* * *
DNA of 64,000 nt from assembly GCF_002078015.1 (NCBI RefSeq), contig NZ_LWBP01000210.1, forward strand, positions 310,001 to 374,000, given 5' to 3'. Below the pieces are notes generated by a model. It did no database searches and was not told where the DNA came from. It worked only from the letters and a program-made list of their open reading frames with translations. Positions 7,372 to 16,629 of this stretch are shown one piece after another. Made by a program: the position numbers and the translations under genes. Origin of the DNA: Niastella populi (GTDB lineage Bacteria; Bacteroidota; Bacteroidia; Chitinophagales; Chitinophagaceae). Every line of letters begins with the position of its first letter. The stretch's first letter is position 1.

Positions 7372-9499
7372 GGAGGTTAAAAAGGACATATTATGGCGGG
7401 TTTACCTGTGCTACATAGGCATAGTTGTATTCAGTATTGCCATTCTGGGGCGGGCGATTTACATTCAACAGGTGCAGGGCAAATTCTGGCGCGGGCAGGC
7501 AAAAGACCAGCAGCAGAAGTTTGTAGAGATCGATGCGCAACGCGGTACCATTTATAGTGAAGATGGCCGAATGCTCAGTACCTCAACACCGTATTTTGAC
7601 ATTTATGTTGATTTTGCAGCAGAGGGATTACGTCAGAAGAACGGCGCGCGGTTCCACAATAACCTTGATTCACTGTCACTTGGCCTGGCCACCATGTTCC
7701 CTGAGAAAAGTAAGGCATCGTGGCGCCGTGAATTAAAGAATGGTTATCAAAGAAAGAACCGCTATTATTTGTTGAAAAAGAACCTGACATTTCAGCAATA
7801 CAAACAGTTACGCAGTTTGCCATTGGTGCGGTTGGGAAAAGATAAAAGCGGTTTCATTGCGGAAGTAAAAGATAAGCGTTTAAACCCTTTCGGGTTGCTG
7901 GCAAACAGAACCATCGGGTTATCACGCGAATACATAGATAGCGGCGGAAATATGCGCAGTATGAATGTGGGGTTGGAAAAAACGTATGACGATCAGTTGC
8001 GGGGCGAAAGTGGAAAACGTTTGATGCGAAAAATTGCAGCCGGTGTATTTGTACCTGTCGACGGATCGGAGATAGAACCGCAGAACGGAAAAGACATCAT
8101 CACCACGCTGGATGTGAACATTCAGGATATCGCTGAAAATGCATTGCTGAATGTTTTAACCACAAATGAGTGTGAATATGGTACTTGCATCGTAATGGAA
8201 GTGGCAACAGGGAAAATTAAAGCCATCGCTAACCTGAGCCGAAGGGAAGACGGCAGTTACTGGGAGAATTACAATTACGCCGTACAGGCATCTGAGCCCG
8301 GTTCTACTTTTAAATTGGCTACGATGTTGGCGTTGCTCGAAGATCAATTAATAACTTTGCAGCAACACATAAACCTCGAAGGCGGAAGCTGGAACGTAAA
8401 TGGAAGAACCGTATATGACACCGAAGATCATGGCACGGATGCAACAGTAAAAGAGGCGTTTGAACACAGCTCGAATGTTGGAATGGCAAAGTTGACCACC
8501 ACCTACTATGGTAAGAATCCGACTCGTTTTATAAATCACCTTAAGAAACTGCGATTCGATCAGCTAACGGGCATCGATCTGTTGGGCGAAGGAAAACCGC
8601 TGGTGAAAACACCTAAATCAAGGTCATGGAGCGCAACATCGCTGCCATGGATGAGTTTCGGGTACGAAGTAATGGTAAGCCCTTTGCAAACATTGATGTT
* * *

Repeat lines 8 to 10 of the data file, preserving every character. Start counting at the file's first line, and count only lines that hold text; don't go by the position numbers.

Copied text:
7801 CAAACAGTTACGCAGTTTGCCATTGGTGCGGTTGGGAAAAGATAAAAGCGGTTTCATTGCGGAAGTAAAAGATAAGCGTTTAAACCCTTTCGGGTTGCTG
7901 GCAAACAGAACCATCGGGTTATCACGCGAATACATAGATAGCGGCGGAAATATGCGCAGTATGAATGTGGGGTTGGAAAAAACGTATGACGATCAGTTGC
8001 GGGGCGAAAGTGGAAAACGTTTGATGCGAAAAATTGCAGCCGGTGTATTTGTACCTGTCGACGGATCGGAGATAGAACCGCAGAACGGAAAAGACATCAT